Hej! I am an American grad student studying and living in Sweden. Being a grad student, I have perfected the act of budget traveling. I have a fierce passion for cute dogs, film festivals, coffee and traveling. Join me as I work towards my personal goal of visiting all 28 EU countries before I graduate in June 2019! Feel free to pop over to my personal blog, Little Mouse. Big World, to read more about my travels while balancing grad school life.
24 years old
Things to do in London
London is a city that one can experience in full, no matter your budget. With its vast array of museums and restaurants that represent cuisine from all corners of the Earth, you will never be bored! It doesn’t matter if this is your first or 100th trip to London, no two are alike, which is why this capital is always a must-see for traveling students.
Place of interest in London
These are the tourist attractions that you have heard about, read about in your high-school history class or seen in movies. Take the best Instagram selfie ever at the top of the London Eye. This giant Ferris wheel gives you an excellent view of Big Ben, the Thames River and much of historic London. Admission to ride the London Eye is not cheap at £24, but it’s worth it if you want to get the best view of London. The spooky and possibly haunted Tower of London (student admission is £16.40) is lovely to visit for any history buff. This site is full of opposites: you can see where Anne Boleyn, Guy Fawkes, and Lady Jane Grey was imprisoned, yet also the majestic range of the royal family’s crown jewels.
Depending on the time of year that you visit London, you may have the chance to view the changing of the guard at Buckingham Palace, which is well worth the wait and fighting the crowds to watch. Take note of which flag is flying above the palace: if the union flag is flying, then the queen is not home; however, if the royal flag is flying then the queen is home. Another lovely royal place to visit while in London is Kensington Garden. Home to Kensington Palace, where William and Kate occasionally live, the garden is vast and well-kept, making it a fabulous spot for a picnic or a small breather if the weather is pleasant. While walking around the garden, be sure to look for the famous Peter Pan statue.
London is known for not having the most agreeable weather. Therefore, it is smart to have a sightseeing backup plan if the weather decides to take a turn for the worst. The many free museums that London has to offer almost make you wish for bad weather.
• The British Museum, one of the oldest museums in the world, is fascinating to walk through. There you can view the Rosetta Stone or artifacts from the Sutton Hoo burial site. If you need a break or would like just to feel super British, you can book a 1.5-hour long Afternoon Tea at the museum for only £19.50.
• The National Gallery is located right off Trafalgar Square, and you can get lost for hours in years of wonderful artwork from Van Gogh, Michelangelo, Vermeer and Rembrandt.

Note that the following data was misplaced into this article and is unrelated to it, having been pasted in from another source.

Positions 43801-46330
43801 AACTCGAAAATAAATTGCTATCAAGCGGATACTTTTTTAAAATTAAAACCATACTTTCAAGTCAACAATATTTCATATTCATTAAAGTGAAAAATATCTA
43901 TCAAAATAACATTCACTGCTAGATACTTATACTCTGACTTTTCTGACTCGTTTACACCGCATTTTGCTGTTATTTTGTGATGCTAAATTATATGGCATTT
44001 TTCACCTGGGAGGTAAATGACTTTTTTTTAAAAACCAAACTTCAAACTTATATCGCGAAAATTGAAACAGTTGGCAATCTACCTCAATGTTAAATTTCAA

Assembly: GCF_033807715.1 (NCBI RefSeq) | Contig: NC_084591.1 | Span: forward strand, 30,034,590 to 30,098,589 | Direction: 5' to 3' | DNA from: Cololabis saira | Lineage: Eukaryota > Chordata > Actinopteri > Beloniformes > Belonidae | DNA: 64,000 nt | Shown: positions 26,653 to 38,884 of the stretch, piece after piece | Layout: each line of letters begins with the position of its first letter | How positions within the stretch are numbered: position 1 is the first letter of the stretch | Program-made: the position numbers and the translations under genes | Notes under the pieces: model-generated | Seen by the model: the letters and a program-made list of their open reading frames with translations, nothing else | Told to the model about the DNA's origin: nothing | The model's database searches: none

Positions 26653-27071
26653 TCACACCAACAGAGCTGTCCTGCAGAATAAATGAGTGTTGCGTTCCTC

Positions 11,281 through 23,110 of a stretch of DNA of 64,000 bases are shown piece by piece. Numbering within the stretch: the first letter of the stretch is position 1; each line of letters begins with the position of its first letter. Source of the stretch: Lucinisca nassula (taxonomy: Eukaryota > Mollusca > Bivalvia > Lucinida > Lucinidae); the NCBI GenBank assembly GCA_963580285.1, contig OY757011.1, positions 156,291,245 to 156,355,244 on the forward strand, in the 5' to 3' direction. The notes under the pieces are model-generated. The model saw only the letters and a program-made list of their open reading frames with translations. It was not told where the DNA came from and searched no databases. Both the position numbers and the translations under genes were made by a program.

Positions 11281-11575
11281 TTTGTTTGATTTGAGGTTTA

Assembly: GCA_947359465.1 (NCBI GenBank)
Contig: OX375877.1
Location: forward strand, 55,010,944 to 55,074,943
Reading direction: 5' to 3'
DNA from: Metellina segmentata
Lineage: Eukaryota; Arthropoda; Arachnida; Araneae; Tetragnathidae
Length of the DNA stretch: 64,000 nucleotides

• The Victoria and Albert Museum is another free museum London has to offer and it may be its most famous. It was named after Queen Victoria and King Albert, who laid the groundwork for the museum. Nicknamed "The V & A," this museum has around 150 galleries spread across seven floors. Since the museum is free to enter, it’s the perfect spot to just hang out or simply enjoy the exhibits you'd most like to see.
Wonderful Places for High Tea
If there’s one British experience to have while staying in London, it’s the ever so classic "High Tea." You may think that high tea must come with a high price tag, but with some planning and searching, you can find a very reasonably priced place to enjoy England’s tea-time ritual.
After exploring the palace and its gardens, pop over to The Orangery at Kensington Palace for a lovely afternoon tea experience. You would think that a building that once belonged to the royal family would be outrageously expensive. However, it only costs roughly £28 ($39) and when you consider the extensive menu, location and overall experience they provide, it could be seen as an investment in a wonderful trip. Be advised that if you’d like a chance of spotting Princess Charlotte and Prince George, the Orangery is undergoing some renovations during the winter of 2018, so check their website for more information.
However, not all of us have deep pockets, and if this applies to you, I would recommend The Wallace Restaurant, whose afternoon tea starts at £6.50 ($9). This tea house is more relaxed than others, so feel free to wear what their website calls “casual smart” attire. To book a table, go to their website.
Finally, if you have a flair for fashion and art, then you should look into having high tea at The Orangery at The Fan Museum. Not only does your experience include an unforgettable tea time, but also a very interesting museum showcasing fans from all over the globe spanning over 3,000 years. Even if fan making doesn’t interest you now, everyone will eventually find their “favorite fan” to discuss over tea. Afternoon tea at the Fan Museum costs £8 ($11) plus the admission of the museum (£4/$3 or £3/$2 for students), and unlike the other restaurants, they operate on a walk-in basis only.
Your bus stop in London
164 Buckingham Palace Road
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